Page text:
A central challenge facing firms is how to incentivize employees. While objective, output-based incentives may be theoretically ideal, in practice they may lead employees to reduce effort on non-incentivized outcomes and may fail in settings where effort is weakly tied to output. We study the effect of subjective incentives (manager performance evaluation) and objective incentives (test score-based) relative to no incentives for teachers using an RCT in 230 Pakistani schools. First, we show that subjective and objective incentives both increase test scores and have similar magnitude effects. However, objective incentives decrease non-test score student outcomes relative to subjective incentives. Second, we show that teachers’ effort response is very different under each scheme, with attendance increasing under subjective and teaching quality decreasing under objective. Finally, we rationalize these effects through the lens of a moral hazard model with multi-tasking. We use within-treatment variation to isolate the causal effect of contract noise and distortion and show that these channels explain most of our reduced form effects.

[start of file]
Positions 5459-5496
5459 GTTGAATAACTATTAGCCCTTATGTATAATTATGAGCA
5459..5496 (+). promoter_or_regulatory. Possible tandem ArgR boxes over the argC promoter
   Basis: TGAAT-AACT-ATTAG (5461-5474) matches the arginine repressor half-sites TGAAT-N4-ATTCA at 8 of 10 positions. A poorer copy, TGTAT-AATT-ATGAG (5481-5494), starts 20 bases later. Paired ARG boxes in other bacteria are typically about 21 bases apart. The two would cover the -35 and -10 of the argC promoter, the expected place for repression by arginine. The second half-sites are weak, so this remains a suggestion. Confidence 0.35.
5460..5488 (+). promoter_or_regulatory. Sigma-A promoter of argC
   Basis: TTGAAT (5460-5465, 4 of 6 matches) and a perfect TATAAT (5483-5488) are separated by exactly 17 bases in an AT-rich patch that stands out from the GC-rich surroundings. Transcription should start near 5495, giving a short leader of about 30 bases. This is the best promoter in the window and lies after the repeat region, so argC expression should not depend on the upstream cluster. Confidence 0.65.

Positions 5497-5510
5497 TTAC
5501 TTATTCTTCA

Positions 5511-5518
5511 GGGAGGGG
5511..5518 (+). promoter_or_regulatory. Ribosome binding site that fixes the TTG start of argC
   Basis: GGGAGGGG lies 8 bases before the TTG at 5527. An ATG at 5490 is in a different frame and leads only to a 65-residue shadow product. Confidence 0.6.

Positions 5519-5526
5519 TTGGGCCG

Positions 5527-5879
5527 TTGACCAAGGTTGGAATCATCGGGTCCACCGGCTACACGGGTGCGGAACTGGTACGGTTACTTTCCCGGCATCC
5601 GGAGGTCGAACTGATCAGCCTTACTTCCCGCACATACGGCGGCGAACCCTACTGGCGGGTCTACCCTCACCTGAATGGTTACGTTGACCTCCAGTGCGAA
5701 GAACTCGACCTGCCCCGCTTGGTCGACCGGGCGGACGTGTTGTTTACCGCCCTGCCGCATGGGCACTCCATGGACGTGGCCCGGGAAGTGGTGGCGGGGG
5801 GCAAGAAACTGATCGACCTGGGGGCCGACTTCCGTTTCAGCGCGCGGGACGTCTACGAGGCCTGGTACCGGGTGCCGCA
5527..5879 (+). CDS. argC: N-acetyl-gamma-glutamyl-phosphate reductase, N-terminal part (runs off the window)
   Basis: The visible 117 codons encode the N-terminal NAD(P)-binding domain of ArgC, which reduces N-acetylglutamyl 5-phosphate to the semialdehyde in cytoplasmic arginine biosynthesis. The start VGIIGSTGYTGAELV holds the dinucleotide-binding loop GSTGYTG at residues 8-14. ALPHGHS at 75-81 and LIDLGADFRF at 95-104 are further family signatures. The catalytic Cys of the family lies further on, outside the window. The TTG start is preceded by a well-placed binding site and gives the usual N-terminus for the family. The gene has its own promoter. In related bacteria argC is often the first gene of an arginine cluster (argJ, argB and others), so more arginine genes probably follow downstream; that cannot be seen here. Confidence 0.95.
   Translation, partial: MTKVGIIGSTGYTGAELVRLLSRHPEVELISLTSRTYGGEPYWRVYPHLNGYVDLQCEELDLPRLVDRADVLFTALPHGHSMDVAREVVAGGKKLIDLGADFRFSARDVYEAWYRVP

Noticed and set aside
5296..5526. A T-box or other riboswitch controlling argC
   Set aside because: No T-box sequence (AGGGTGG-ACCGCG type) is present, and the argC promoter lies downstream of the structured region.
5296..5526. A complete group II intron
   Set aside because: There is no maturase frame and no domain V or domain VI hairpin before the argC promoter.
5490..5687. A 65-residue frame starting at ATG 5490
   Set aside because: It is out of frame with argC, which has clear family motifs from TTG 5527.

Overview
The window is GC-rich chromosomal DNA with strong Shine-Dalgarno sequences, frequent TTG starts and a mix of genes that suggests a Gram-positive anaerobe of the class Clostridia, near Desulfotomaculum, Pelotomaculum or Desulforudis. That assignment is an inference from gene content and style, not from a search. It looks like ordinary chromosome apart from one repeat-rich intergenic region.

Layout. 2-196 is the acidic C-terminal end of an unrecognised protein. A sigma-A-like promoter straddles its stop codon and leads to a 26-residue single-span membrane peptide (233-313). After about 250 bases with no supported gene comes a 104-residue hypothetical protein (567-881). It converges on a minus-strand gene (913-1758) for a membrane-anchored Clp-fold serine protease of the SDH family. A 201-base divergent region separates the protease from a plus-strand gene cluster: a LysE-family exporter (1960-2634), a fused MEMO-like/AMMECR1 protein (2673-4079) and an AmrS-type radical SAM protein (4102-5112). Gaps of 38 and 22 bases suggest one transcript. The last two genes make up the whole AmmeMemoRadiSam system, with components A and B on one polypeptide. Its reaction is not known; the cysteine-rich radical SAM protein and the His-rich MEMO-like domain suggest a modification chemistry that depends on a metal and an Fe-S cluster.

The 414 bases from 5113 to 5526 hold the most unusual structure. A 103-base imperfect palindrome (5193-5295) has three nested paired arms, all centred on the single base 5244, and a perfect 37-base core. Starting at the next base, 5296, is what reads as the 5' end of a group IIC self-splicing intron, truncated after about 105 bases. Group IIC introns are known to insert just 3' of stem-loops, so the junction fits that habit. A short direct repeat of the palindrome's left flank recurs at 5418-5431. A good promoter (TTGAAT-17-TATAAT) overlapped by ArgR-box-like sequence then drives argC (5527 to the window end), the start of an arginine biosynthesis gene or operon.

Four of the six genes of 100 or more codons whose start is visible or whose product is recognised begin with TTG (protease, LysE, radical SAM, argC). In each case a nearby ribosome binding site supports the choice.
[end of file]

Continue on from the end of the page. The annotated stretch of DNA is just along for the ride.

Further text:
Andrabi, T. and Brown, C. 2022. Subjective versus Objective Incentives and Teacher Productivity. RISE Working Paper Series. 22/092. https://doi.org/10.35489/BSG-RISE-WP_2022/092